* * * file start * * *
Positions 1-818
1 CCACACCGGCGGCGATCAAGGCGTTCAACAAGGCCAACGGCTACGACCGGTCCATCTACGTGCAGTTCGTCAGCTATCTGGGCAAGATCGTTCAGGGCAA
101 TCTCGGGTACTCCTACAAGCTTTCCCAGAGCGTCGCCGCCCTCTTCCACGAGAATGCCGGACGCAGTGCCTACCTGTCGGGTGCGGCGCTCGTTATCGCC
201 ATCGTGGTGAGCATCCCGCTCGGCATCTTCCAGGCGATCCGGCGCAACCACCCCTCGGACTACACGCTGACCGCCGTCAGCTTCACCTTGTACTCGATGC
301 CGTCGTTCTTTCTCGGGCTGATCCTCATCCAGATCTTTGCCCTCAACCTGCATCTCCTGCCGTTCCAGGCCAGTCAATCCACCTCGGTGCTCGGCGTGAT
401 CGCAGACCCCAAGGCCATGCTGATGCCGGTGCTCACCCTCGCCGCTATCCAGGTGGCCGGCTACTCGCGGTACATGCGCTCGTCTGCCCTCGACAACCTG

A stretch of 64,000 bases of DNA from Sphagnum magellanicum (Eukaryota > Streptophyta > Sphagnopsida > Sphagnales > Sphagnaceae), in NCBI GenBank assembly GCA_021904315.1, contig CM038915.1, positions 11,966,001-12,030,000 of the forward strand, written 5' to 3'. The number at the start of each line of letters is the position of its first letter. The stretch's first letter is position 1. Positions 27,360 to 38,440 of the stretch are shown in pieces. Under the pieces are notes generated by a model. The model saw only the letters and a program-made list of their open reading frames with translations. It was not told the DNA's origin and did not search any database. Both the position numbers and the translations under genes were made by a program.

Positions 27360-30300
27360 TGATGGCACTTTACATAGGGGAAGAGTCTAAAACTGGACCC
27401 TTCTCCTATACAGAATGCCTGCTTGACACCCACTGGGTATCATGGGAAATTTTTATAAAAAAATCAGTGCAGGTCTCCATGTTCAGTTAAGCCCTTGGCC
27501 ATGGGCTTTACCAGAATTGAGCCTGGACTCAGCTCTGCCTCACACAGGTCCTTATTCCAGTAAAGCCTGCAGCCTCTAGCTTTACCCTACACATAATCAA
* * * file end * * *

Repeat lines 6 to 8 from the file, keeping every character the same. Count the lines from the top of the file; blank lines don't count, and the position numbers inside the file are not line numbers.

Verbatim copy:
401 CGCAGACCCCAAGGCCATGCTGATGCCGGTGCTCACCCTCGCCGCTATCCAGGTGGCCGGCTACTCGCGGTACATGCGCTCGTCTGCCCTCGACAACCTG

A stretch of 64,000 bases of DNA from Sphagnum magellanicum (Eukaryota > Streptophyta > Sphagnopsida > Sphagnales > Sphagnaceae), in NCBI GenBank assembly GCA_021904315.1, contig CM038915.1, positions 11,966,001-12,030,000 of the forward strand, written 5' to 3'. The number at the start of each line of letters is the position of its first letter. The stretch's first letter is position 1. Positions 27,360 to 38,440 of the stretch are shown in pieces. Under the pieces are notes generated by a model. The model saw only the letters and a program-made list of their open reading frames with translations. It was not told the DNA's origin and did not search any database. Both the position numbers and the translations under genes were made by a program.

Positions 27360-30300